United Nations, New York- several African countries are not only crafting legislations that criminalized the rights of Lesbian, Gays, Bi-sexual and Transgenders; they are also opposing any action that would sound or appear like giving credence members of the LGBT community.
Led by the poverty stricken West African nation of Burkina Faso, many African countries, according to reliable sources, are reviving a bid at the United Nations to block the appointment of the first-ever UN expert tasked with investigating violence and discrimination against LGBT minorities.
Last week, the Burkina Faso mission at the United Nations circulated a letter to the UN General Assembly on behalf of African countries urging support for its demand to hold talks on the appointment.
The measure is scheduled to come up for a vote at the General Assembly today, Monday, December 19, 2016.
The UN Human Rights Council in September, 2016 appointed international law professor Vitit Muntarbhorn of Thailand to investigate abuses against lesbian, gay, bisexual and transgender (LGBT) people worldwide.
a number of African countries failed in November to push for the adoption of a draft resolution that would have demanded talks on the legality of the new expert’s mandate during a vote in the assembly’s human rights committee.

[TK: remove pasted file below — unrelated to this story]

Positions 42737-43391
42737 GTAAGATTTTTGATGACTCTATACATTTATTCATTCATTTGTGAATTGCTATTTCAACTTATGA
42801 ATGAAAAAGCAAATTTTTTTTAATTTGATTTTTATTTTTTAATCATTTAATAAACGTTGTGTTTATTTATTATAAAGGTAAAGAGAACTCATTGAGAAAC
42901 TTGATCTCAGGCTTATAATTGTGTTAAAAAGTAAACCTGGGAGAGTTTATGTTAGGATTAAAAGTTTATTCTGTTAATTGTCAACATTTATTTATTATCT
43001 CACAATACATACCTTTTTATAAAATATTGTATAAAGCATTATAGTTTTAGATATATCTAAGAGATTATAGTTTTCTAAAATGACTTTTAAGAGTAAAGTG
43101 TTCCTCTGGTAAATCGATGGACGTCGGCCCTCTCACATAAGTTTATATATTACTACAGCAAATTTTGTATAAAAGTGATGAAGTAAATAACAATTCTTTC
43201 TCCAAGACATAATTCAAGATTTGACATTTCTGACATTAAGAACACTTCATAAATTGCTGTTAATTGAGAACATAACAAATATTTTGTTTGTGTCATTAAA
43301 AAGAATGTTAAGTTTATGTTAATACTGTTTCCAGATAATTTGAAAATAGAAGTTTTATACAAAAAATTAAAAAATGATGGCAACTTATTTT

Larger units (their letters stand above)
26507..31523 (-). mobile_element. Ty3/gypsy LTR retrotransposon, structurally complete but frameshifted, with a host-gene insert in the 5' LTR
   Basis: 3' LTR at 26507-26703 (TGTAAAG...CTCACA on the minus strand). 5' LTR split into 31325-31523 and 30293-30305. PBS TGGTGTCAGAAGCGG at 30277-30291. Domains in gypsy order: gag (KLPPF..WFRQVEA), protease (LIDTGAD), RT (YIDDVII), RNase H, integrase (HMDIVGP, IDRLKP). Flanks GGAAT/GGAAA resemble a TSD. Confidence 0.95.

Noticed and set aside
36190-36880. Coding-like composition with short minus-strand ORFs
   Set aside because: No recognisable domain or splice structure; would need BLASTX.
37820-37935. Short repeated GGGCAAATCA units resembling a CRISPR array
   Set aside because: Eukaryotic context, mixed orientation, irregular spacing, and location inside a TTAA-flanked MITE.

Per diplomatic analysts, a total of 73 countries — almost 40 percent of all 193 UN members — still have laws and legal instruments on their books that make homosexuality a crime.
33 countries in Africa alone, including Uganda, Nigeria, Sudan and Mauritania have anti-gay laws.
The African nations, in the letter to UN member states, criticized Muntarbhorn after he set out goals for his mission in an address last month, including decriminalization.
“This shows clearly that the mandate is already being abused by the independent expert to promote legally baseless new rights that are not internationally recognized,” the letter said.
Muntarbhorn, who began work as the UN expert last month, has been appointed for three years.
He will carry out country visits, raise allegations of LGBT rights violations with governments and work to protect rights defenders.